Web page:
Answer 9:  Application selection will be based on the selection criteria as outlined in the “application review” section of the solicitation.  This is a competitive funding process where applications are evaluated on 1) programmatic review; 2) organizational review and; 3) management/administration review – all three weighted differently.

Question 10: What information do I need for page 16, h:" Evidence of for-profit status, e.g., a copy of the articles of incorporation, if applicable."

Answer 10: “Articles of Organization” are fine as evidence of for-profit status.

Question 11: Is there a copy of the SDMF Tool?

Answer 11: The SDMF Tool was developed with Carleton University of Canada through a cooperative agreement with NIC.  NIC uses the SDMF model to assist paroling authorities in its implementation.  NIC has been managing the implementation of the SDMF through its technical assistance (TA) program since 2014.  It is tailored by each paroling authority to meet their specific practices, policies, legislative mandates, and procedures. Therefore, the "tool" looks different for each participating paroling authority and is the property of that paroling authority (it is their decision of whether to share).  However, they all use the same following seven SDMF domains: criminal/parole history; institutional/community behavior; disinhibitors; responsivity; offender change; release plans and; case specific factors.  A copy of NIC’s final SDMF report is available to the public from NIC's Information Center.  It is entitled, "Analysis of the Use of the Structured Decisionmaking Framework in Three States" (NIC Accession #028408).  It explains the SDMF tool domains and the project assessment in great detail.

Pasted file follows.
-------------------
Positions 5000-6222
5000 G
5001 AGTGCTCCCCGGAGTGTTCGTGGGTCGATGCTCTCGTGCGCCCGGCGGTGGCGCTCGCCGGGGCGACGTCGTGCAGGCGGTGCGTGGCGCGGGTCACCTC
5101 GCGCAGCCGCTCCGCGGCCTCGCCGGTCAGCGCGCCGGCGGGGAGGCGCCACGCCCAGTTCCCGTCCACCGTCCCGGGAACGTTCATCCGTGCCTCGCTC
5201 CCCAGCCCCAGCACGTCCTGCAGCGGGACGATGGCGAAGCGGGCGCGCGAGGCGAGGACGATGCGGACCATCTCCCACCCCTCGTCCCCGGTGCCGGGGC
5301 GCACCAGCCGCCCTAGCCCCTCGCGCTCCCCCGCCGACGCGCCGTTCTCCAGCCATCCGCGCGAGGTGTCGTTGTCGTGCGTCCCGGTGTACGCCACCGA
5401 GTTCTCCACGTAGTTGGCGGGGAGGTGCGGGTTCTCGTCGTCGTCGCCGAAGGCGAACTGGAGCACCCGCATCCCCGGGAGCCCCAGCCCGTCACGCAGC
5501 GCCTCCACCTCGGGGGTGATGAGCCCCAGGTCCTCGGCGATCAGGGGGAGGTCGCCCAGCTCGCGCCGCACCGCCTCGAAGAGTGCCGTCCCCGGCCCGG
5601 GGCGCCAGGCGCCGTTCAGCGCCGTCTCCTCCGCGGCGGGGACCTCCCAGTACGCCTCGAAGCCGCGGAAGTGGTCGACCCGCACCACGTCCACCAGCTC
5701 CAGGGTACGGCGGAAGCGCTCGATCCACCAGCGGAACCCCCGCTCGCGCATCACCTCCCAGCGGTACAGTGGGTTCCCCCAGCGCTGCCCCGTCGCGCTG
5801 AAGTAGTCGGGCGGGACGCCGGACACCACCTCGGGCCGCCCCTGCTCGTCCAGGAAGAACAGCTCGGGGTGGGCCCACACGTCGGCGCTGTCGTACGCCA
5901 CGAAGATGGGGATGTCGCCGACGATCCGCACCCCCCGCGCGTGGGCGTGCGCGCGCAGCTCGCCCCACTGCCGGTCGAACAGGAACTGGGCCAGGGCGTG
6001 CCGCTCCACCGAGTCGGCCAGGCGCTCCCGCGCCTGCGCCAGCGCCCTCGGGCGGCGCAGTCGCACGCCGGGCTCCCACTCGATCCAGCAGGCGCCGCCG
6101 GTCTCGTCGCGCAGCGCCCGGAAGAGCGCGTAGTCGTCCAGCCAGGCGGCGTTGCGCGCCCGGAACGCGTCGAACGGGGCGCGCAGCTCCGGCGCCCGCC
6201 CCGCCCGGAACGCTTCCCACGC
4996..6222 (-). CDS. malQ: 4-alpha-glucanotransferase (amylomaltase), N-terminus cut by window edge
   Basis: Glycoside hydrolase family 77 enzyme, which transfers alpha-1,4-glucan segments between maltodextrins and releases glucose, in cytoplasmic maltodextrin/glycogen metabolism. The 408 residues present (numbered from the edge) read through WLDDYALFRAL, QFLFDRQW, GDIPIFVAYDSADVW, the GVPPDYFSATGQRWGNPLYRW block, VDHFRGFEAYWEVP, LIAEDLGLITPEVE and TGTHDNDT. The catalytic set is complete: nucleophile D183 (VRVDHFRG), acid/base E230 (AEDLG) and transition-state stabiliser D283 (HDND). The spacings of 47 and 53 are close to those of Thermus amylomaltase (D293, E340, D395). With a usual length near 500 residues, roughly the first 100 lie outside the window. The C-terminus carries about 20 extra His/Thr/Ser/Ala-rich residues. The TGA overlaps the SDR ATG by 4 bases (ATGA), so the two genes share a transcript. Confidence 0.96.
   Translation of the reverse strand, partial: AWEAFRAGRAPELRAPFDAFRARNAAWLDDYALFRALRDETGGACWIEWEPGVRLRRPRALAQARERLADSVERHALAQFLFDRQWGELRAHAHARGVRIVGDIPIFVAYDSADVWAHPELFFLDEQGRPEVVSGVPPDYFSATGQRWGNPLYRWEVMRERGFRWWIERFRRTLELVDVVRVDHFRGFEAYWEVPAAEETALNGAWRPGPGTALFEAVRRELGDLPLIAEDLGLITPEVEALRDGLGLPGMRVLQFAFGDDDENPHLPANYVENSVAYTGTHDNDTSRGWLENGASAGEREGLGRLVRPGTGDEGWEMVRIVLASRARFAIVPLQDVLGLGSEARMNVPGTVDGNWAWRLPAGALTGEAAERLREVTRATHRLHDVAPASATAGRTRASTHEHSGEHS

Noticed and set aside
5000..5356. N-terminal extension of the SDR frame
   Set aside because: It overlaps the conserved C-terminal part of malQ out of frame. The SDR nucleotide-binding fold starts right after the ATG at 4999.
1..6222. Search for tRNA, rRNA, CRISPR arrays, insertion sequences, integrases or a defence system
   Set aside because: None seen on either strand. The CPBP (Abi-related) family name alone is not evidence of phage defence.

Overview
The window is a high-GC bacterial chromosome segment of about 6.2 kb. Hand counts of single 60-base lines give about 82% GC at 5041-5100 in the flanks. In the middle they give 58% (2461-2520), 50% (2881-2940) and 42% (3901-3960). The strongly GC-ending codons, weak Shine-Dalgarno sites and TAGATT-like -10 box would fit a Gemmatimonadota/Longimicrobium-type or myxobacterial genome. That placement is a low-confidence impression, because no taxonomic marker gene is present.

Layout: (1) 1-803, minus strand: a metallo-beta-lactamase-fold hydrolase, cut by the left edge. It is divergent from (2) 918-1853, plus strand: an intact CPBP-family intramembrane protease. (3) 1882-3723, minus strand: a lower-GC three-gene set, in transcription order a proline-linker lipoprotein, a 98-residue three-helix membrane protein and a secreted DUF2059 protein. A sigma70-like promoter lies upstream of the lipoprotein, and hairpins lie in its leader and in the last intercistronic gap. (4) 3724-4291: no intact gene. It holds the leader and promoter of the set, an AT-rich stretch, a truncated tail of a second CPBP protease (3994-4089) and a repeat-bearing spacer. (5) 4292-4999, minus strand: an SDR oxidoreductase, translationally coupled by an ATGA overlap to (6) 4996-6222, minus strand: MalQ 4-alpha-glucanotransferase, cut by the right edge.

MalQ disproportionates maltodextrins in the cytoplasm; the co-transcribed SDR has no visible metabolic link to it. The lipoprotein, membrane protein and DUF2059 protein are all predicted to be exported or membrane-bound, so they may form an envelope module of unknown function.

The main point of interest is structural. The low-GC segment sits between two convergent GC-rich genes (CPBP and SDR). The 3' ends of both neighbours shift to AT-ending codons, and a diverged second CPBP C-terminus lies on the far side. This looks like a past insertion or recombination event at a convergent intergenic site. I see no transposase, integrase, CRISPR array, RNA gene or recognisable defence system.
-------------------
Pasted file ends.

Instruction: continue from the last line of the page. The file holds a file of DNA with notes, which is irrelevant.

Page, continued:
Question 12: Do you need to see/review the SDMF tool to create a work plan?

Answer 12: As indicated in the solicitation, the SDMF work plan framework is already provided.  It is based on the four phases as described in the “Program – Specific Information” section.   The awardee will work with NIC to assist each participating paroling authority in implementing its version of the SDMF tool based on the specific domains/areas.  It is tailored by each paroling authority to meet their specific practices, policies, legislative mandates, and procedures. Therefore, the "tool" looks different for each participating paroling authority. As a result, applicants do not need to see or review a SDMF tool to create a work plan. 

The following link is to the NIC document, Analysis of the Use of the Structured Decisionmaking Framework in Three States.  This document is available to the general public and describe the SDMF project in detail. 

Question 13: Who is allowed to apply for the solicitation?

Answer 13: The solicitation describes who is eligible to apply.